Kerala’s new minister MM Mani: How soon can the loud-mouthed rebel turn conformist?
Whether it’s going to be good or bad, when the CPM in Kerala made MM Mani, one of its senior-most grassroots level leaders a minister on Tuesday, it was in fact making a political statement.
Whether it’s going to be good or bad, when the CPM in Kerala made MM Mani, one of its senior-most grassroots level leaders a minister on Tuesday, it was in fact making a political statement. A statement that the party still stood by the working class.
Mani is a veteran 'mass' leader from the 'high-ranges' — the eastern hilly areas of the state that mostly come under the present Idukki district — who became well known outside the state only recently, that too for the wrong reasons: His “1-2-3” public speech in which he claimed that the CPM had killed its political opponents. The speech was brutal and scary, particularly when the party was in the dock for allegedly authorising the killing of an extremely popular dissident leader TP Chandrasekharan.
Mani, a darling of the local people, rose to instant national notoriety. The speech on Youtube went viral and the then Congress-led state government even reopened the old political murder cases that he was referring to. People who knew him said that it was his style — loud, sometimes laced with expletives, and in your face — and he cannot change. Indeed, he didn't change. Even after all the trouble that the “1-2-3” speech brought him, he continued with his wild ways. Recently, he was yet again caught on camera making near-obscene references to a woman principal of a local polytechnic and abusing a police officer.
In a society that has a prude core behind its literate and progressive exterior, a person like Mani is often lampooned and is an unlikely candidate for a minister. In fact, when the CPM made every other MLA who is a state committee member a minister, except him, it didn’t surprise many because Mani didn’t fit the public imagination of a minister. Even now, he got a chance because the party had to drop the industries minister EP Jayarajan on charges of nepotism.
Anyway, now that he is a minister — although by chance — the supporters of the CPM and his followers are celebrating it as a class victory, as a virtue of a working class party. He is a school drop-out, a real labourer-turned-labour-leader, completely raw and a people’s man. There hasn’t been a minister with similar a class-profile in the state for a long time.
It’s also impossible to find such candidates now because the working class is no longer CPM’s catchment area because the conventional working class has more or less disappeared. There’s hardly any farming activity in the state and construction, the only mass employer, is almost entirely dominated by migrant labourers. The people who call themselves working class are actually the white-collar employees — both in the government and the private services sector. And it’s reflected in the party’s leadership profile, particularly among the new generation, as well. Whenever they speak class struggle now, it has no context except in retrospect. Despite its posturing, the CPM is yet another bourgeoisie party now.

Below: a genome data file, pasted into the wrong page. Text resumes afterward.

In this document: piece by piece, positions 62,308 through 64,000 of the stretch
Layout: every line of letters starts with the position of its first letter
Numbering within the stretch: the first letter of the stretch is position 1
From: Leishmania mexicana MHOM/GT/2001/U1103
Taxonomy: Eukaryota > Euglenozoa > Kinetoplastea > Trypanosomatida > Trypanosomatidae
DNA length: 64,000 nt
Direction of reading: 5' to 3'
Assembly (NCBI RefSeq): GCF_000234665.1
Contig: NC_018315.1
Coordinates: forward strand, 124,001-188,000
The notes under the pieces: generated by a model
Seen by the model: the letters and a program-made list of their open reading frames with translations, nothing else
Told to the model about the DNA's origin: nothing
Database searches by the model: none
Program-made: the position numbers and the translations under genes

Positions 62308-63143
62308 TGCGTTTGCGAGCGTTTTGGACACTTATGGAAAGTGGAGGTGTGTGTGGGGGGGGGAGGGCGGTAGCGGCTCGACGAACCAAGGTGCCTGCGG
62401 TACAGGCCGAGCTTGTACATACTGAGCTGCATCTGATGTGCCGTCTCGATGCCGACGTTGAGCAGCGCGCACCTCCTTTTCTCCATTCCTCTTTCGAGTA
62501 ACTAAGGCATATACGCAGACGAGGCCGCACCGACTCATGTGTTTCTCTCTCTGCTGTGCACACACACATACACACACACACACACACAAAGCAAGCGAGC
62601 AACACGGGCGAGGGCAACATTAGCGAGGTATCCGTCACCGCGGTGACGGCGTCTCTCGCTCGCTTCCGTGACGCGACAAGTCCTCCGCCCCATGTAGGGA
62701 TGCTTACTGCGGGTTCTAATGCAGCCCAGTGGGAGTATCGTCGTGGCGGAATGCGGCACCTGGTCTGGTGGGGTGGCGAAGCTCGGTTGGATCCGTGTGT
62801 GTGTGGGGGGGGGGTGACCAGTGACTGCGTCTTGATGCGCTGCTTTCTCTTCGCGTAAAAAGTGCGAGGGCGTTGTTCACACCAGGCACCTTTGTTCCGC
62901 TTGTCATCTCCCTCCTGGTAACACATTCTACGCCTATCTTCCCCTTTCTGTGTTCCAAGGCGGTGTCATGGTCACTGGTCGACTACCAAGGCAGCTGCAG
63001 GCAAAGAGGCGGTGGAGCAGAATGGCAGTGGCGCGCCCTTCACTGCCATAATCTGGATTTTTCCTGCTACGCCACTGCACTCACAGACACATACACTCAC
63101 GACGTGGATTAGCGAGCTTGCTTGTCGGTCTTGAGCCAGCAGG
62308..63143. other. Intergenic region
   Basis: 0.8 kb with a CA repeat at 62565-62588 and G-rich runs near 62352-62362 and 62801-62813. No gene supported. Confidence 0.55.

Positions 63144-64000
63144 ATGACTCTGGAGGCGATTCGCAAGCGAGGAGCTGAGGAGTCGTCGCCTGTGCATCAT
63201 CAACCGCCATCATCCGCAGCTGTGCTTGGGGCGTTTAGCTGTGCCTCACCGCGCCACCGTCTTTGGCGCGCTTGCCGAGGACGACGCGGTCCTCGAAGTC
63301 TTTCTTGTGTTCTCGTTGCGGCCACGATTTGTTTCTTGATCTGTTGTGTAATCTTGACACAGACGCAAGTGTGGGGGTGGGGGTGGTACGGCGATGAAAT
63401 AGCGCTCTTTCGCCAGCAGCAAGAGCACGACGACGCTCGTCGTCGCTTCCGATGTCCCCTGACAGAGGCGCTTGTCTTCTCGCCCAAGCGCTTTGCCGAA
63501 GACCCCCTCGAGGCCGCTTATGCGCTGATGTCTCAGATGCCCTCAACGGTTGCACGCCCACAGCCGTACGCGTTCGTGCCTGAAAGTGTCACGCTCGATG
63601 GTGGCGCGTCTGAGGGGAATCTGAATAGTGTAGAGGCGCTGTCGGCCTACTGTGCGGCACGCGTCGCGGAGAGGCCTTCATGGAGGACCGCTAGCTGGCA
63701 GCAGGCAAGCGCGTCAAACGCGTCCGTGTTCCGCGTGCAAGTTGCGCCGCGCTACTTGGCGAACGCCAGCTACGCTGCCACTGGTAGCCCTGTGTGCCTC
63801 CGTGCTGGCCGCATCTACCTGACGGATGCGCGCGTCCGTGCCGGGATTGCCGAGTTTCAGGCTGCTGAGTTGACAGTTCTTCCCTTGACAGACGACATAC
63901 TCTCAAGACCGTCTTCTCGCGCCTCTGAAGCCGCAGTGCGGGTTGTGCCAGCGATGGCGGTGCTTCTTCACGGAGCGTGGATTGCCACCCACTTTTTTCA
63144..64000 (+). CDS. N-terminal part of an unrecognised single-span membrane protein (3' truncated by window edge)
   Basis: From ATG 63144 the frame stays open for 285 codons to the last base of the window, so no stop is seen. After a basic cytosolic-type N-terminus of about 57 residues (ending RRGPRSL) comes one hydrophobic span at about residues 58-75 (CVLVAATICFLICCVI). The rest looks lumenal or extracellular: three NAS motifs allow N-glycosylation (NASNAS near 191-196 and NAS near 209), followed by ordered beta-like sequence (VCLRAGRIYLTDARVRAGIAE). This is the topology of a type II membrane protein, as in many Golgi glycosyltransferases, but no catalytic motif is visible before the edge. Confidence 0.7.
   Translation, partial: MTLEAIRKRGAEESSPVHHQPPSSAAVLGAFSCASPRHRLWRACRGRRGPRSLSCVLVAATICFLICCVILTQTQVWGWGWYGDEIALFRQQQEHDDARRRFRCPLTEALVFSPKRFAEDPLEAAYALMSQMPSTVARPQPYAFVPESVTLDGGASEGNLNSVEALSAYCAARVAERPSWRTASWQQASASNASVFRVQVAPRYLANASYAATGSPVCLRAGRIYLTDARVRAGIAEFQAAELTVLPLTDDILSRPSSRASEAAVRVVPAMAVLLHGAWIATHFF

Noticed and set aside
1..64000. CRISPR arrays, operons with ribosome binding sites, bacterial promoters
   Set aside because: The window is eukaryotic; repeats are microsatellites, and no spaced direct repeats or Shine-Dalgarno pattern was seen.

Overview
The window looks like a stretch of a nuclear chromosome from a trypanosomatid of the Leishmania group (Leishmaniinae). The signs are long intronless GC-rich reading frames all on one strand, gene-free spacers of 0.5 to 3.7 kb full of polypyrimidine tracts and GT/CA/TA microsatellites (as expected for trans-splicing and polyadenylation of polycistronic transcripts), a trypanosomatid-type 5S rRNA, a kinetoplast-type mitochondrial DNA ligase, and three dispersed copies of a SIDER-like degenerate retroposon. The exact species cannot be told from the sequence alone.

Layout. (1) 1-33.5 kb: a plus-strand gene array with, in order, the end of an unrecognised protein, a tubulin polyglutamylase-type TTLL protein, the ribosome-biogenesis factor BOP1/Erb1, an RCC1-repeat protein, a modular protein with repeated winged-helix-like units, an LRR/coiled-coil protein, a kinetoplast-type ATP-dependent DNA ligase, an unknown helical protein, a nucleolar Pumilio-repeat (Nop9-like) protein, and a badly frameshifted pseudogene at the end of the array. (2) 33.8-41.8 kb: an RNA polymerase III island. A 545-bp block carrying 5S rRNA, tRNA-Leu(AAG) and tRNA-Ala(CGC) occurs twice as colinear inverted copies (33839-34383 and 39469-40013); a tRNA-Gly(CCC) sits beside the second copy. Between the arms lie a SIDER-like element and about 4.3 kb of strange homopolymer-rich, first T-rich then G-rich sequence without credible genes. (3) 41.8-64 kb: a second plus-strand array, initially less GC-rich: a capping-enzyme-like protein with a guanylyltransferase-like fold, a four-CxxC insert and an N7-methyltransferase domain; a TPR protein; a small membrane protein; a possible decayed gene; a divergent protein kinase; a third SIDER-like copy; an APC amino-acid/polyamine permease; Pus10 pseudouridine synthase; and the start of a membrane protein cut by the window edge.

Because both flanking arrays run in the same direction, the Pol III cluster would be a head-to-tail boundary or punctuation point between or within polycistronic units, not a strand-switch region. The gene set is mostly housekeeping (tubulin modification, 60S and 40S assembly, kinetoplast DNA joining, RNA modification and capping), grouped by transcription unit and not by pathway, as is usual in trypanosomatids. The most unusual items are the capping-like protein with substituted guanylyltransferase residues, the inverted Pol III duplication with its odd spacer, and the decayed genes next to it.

In such a situation, getting a person with Mani’s profile among the top leaders is rather hard and the CPM, although not by design, has made a brilliant class-example out of him. The million dollar question, however, is if it’s going work or backfire.
The chances are 50:50, not because he is uneducated or untrained in governance, but because his instinctive outbursts often border on lawlessness. If his notorious “1-2-3” speech was an admission of murder, his offensive sexist remarks against the polytechnic principal was a violation of Section 294. In terms of foul and threatening language, he is a serial offender.
The biggest challenge before him, therefore, is the need to fit into the profile of a policy-maker who will have to deal with senior bureaucrats, technical experts and government of India. Policy-making will not be a problem because he will be advised by his party and supported by bureaucrats; but the overall package of a minister requires a completely different skills-set. In fact, one of the reasons why EP Jayarajan lost his ministry was because he also lacked in such skills and couldn’t check his proclivity to goof up and behave intemperately.
But Mani can learn from a rare communist predecessor from his own region — KT Jacob, a CPM leader who was instrumental in strengthening the working class movement in the district. Jacob, who incidentally was also called “Aashan” (a description reflecting endearment and respect that Mani also enjoys) too was a raw, grass-roots leader known for his plain-speak. People close to the CPM recall that C Achutha Menon, former chief minister and a highly sophisticated left leader in the state, had his doubts when Jacob was made a minister. However, he found him to be highly adept in his new role.
Mani will soon realise that it’s far more difficult to be a conformist than being a rebel, but he must not fail because he is rare example that Kerala can be proud of.
The Pala Diocese, under the prominent Syro-Malabar Church, came out with an explanation that the bishop did not intend to hurt anyone and his remarks were not against any particular community
Budget Holiday means the Government of Nepal is unable to spend from the State treasury. This is probably the first time in Nepal that government expenditures are likely to be suspended
From women can't be ministers to no co-education, a look at the new Taliban's perspective on women's rights
Recent controversial comments by Taliban leaders, like that of Hashimi, have exposed the Taliban’s true nature as it ignores women, who make up half of the population of the war-torn country